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Finally We Are No One (FatCat)

Wednesday, Aug 7 2002
Bred in a notoriously cold clime, the Icelandic quartet Múm seems like the perfect candidate for making "intelligent dance music" -- that rubric of frosty electronica pioneered by the likes of Boards of Canada and Aphex Twin. But in contrast to its forebears (and fellow homelanders Sigur Rós, whose atmospheric indie rock brings to mind glaciers and black ice), Múm crafts ambient pop suffused with playfulness and warmth.

Like its 2000 debut, Yesterday Was Dramatic, Today Is OK, the group's latest effort, Finally We Are No One, combines the digitally programmed clicks, bleeps, and pops of Gunnar Örn Tynes and Örvar Thóreyjarson Smárason with the cello, accordion, and glockenspiel playing of twin sisters Gyda and Kristín Anna Valtysdóttir. By mixing familiar sounds in a singularly innovative way, Múm creates a collage that's both soothing and strange.

Several tunes on Finally recall summertime. The brief but inspired instrumental "Behind Two Hills ... a Swimming Pool" layers hypnotic high-tech effects over a sound reminiscent of a gently lapping tide, while the delicate, meandering "Faraway Swimmingpool" features a melody that bubbles in and out, delivering the same muted effect as listening to music underwater.

Even when not submerged in swimming references, Múm rarely ventures into the dark territory visited by other IDM devotees. "Don't Be Afraid, You Have Just Got Your Eyes Closed" begins with a lighthearted keyboard part and then slowly layers on soft brass and a tropical mix, eventually approximating a soundtrack to a video game in which the objective is to wander dreamily through an amusement park.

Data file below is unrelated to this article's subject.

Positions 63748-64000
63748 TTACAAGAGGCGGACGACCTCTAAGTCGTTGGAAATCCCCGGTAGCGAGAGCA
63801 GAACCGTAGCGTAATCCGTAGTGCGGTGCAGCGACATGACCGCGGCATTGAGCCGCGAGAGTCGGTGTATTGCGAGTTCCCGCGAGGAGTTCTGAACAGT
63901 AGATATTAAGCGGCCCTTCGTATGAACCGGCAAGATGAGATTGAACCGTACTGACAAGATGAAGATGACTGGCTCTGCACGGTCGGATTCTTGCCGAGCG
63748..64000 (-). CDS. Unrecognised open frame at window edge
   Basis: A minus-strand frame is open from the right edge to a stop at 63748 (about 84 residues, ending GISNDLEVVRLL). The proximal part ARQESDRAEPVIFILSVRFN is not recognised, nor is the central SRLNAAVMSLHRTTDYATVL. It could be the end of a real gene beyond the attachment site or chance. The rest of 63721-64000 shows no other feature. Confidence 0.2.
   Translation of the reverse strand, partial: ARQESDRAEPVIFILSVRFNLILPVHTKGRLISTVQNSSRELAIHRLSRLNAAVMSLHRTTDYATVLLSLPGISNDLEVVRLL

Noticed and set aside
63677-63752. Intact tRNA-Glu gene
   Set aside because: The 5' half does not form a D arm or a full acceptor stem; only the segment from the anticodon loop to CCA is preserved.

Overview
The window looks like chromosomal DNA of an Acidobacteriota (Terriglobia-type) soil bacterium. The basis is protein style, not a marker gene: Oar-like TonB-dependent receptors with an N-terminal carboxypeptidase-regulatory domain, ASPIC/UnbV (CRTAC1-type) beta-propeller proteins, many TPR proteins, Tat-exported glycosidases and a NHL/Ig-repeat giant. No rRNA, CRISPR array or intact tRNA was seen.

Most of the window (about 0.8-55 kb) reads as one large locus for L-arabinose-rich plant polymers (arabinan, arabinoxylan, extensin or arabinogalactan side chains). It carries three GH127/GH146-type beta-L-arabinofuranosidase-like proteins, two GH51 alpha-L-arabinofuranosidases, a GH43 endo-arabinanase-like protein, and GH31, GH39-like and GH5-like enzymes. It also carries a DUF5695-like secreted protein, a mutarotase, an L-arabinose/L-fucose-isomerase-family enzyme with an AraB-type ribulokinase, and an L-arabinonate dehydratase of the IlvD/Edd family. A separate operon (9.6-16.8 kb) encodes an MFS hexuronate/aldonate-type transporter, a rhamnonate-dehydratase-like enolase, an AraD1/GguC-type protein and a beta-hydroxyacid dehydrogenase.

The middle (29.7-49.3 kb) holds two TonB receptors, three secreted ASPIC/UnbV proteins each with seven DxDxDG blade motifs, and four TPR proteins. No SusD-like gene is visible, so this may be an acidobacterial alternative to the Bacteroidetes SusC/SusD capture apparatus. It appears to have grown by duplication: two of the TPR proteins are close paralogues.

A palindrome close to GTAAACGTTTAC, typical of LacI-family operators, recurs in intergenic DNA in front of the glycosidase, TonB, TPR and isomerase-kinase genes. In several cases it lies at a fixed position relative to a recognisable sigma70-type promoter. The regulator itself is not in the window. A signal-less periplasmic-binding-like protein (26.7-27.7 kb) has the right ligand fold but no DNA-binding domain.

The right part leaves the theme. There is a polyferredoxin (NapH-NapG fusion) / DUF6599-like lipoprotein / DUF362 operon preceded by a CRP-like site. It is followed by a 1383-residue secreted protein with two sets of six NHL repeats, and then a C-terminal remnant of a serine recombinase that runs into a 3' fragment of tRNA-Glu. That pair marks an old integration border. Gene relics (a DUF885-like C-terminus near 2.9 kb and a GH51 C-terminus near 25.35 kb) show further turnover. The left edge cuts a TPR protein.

The album's most adept stab at traditional songwriting, "Green Grass of Tunnel," showcases the childlike chants of Múm's female faction, who sing like some long-lost relative of helium-voiced chanteuse Alison Shaw of Cranes. Although the English lyrics on this and other songs are often incomprehensible, you can't help but be immersed in the mood -- as if you were watching old, soundless home movies.

Even though Múm has fully embraced the digital age, the band's melodies induce nostalgia for carousels and chlorinated childhood. Despite the group's icy upbringing, Múm infuses an often-chilly genre with a welcome dose of comfort.

About The Author

Nancy Einhart


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